Sweet corn is a hot commodity at the mercy of the weather

 
Tuesday, July 3, 2012
By Joe Crea
The Cleveland Plain Dealer

You’ll find plenty of sweet corn in local markets this summer. You may even find some Ohio-grown corn on local farm stands as early as this week.

Just don’t hang your hat on finding it everywhere, or at windfall prices.

It’s a bit early to solidly predict the 2012 harvest of local sweet corn. Extended periods of high heat can be beneficial to corn crops. But low rainfall could prove destructive.

“We are thinking it may be one of the earliest seasons on record,” says Paula Szalay, whose family operates Szalay’s Farm in Peninsula.

Corn likes heat, Szalay says. Coupled with the higher water levels available on her family farm on Riverview Road in the Cuyahoga Valley, “the corn is using [both] to its advantage,” she says.

But if the recent dry weather persists, it could herald big problems, farmers agree.

Statewide, according to the Ohio Ecological Food and Farm Association in Columbus, this year’s sweet corn crop could end up being “only 50 or 60 percent of normal yields,” according to spokeswoman Lauren Ketcham.

“The hot, dry weather really affects pollination, but it is sometimes hard to forecast yields until farmers start picking and see the condition of the ears,” wrote Ketcham in an email.

Conditions are less than desirable east of Cleveland, says Craig Sirna, owner of Sirna’s Farm & Market in Auburn.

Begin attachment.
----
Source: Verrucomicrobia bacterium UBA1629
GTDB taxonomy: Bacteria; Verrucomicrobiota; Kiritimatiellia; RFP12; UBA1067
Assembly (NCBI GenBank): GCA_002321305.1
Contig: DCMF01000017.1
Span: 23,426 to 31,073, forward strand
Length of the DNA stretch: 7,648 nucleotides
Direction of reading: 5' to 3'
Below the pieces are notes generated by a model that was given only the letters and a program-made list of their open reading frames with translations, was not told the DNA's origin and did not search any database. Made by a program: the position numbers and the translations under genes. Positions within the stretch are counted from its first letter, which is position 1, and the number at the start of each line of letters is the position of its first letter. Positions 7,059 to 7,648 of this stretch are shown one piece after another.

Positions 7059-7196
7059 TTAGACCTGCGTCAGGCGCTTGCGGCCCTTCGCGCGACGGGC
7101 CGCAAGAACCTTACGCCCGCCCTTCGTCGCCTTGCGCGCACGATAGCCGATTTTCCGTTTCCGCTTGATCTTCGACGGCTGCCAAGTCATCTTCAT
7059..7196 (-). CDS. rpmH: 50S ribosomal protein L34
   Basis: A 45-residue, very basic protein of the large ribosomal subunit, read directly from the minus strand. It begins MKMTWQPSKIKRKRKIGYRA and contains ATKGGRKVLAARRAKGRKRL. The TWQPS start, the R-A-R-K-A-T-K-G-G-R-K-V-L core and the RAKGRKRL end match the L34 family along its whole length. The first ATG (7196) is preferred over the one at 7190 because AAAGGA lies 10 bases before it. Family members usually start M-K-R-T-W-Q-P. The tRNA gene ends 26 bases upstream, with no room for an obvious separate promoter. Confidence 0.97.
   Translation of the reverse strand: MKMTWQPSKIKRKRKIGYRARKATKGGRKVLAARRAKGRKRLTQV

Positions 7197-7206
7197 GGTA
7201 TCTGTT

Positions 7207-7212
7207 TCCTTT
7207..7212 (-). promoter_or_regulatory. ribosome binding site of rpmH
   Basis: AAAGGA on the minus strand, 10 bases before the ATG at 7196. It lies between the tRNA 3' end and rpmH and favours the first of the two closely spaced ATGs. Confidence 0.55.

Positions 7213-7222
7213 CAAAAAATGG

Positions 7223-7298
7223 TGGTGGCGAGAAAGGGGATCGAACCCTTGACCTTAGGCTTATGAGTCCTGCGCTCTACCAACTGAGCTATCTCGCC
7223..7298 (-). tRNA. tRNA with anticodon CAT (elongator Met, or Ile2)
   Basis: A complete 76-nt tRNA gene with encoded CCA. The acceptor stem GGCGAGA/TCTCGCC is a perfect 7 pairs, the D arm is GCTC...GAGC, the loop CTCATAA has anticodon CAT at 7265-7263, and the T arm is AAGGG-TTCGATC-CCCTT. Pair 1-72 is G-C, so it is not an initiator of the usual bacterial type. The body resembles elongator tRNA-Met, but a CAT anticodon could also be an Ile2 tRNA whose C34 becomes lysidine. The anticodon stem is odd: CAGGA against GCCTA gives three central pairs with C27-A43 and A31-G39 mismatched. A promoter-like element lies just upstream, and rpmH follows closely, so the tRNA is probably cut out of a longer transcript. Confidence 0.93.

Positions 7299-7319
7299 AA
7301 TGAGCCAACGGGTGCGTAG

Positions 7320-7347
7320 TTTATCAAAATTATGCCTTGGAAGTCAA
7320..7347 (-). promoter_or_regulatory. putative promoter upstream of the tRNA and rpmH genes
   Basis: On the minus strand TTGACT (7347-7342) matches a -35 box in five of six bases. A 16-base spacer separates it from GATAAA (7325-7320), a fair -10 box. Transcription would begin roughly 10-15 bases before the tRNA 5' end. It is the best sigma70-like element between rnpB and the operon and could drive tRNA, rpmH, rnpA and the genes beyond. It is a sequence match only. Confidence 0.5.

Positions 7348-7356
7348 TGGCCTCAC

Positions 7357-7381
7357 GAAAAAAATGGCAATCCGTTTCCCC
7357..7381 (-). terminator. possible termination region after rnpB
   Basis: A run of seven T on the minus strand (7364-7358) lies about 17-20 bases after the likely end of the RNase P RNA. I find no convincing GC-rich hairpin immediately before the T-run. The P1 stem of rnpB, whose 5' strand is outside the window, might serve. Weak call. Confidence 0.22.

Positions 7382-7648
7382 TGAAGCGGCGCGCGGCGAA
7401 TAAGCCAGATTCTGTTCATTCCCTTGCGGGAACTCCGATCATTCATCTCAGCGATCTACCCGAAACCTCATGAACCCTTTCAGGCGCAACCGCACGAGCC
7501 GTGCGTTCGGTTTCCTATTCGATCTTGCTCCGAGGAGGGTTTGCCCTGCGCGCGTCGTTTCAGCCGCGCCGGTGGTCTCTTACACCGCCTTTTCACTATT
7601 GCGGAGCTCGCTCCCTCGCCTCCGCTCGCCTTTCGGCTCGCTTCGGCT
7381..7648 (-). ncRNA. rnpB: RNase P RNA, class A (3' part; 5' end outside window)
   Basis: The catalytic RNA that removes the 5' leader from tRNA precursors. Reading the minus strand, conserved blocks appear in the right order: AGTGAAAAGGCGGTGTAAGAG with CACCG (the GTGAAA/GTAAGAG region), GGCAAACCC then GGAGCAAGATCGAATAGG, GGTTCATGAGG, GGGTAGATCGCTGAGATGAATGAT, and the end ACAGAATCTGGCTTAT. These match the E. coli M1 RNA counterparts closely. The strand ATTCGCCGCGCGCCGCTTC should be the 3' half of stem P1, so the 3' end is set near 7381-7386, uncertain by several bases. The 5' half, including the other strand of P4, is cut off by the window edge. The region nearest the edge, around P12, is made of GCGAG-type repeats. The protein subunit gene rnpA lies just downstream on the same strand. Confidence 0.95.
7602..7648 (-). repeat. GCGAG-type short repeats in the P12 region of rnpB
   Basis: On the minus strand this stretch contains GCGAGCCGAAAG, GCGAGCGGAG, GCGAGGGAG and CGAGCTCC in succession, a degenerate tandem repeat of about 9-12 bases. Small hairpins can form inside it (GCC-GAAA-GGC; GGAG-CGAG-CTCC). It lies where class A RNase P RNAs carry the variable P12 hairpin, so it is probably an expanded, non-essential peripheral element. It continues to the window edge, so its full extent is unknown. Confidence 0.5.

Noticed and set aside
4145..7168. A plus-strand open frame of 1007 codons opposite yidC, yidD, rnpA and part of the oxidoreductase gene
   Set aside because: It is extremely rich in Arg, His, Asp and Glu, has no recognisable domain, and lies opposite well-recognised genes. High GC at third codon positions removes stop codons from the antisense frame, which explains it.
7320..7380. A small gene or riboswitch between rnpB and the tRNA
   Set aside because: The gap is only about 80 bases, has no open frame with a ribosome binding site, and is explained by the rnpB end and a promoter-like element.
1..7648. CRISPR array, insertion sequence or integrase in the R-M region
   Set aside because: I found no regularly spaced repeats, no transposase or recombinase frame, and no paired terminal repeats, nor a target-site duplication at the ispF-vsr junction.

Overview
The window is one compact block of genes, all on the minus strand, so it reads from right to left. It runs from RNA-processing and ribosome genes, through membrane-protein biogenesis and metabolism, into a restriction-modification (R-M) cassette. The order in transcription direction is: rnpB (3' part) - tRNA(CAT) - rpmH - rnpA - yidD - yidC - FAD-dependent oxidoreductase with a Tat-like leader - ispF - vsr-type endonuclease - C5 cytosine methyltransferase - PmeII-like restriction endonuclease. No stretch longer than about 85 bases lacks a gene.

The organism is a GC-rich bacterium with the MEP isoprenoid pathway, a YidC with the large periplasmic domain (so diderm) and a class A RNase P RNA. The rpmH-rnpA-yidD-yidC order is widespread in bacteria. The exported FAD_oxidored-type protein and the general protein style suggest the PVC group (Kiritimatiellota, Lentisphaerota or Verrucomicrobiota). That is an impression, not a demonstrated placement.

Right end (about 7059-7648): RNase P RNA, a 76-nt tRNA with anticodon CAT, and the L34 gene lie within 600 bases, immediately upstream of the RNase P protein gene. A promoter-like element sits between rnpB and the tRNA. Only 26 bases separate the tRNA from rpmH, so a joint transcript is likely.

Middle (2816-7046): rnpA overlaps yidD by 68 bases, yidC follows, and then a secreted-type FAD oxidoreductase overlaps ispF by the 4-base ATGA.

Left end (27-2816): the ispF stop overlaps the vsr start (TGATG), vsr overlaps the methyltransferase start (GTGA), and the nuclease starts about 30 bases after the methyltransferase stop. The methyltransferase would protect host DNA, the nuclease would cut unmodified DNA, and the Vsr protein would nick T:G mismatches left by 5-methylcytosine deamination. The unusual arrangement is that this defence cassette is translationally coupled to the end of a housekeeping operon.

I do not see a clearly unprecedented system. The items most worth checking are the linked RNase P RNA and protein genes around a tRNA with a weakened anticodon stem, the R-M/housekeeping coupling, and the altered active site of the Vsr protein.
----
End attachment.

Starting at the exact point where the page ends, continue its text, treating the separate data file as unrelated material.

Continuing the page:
“As far as I know, everyone out in these parts is behind because of the drought,” says Sirna.

“We haven’t had ANY rain to speak of,” he says. “I think I’ve had less than a quarter-inch of rain over the past three weeks — and other [growers] are measuring by the tenths of inches.

“I don’t even know how my corn is growing,” Sirna adds.

According to OEFFA, a membership-based, grass-roots organization whose mission is “promoting and supporting sustainable, ecological and healthful food systems,” early plantings of corn generally fare better than later plantings. Residual water in the ground from winter snowfall and spring rains is a boon to initial seedlings, but it must be replaced by seasonal rains.

“But [corn crops are] all under stress right now,” Ketcham writes. “Those farmers who can irrigate their crops are spending a lot of time and money to get water to them.”

Irrigation is a salvation of sorts for Pochedly Farms in Mantua, says family member Jeff Pochedly. But it costs significant money to move water to fields, he adds.

“So far this year we’ve spent about $2,000 on diesel fuel, just on irrigation alone,” Pochedly says. “And you have all the wear-and-tear on the irrigation equipment.

“But still you can’t cover everything — and it’s not like having natural rain,” he adds.

Critical stages of development, such as when the corn starts to tassel and when the ears begin to fill with enlarging kernels, are when significant rainfall matters most.

But rain also has to span several, staggered plantings. Most farmers plant sweet corn in phases to ensure a steady supply of the crop through a season that extends into early fall. Those “critical stages” repeat several times each season for subsequent plantings.

Which means forecasting this year’s harvest involves equal parts agricultural expertise, hope and guesswork.

The Pochedlys, who sell corn to the Heinen’s supermarket chain, are several days from picking the 80-acre spread the family cultivates in Portage County. They just wrapped up their eighth and final planting of the season. For now, it’s a matter of sitting back and hoping for a few stretches of good rainfall.

“There won’t be a lot of volume until the first week of August,” says Pochedly. If all goes well, he adds, the days surrounding Labor Day will be a big weekend.

Szalay of the Peninsula family farm remains philosophical.

“The best-laid plans don’t always come through,” she says. “But right now, we’re hopeful.”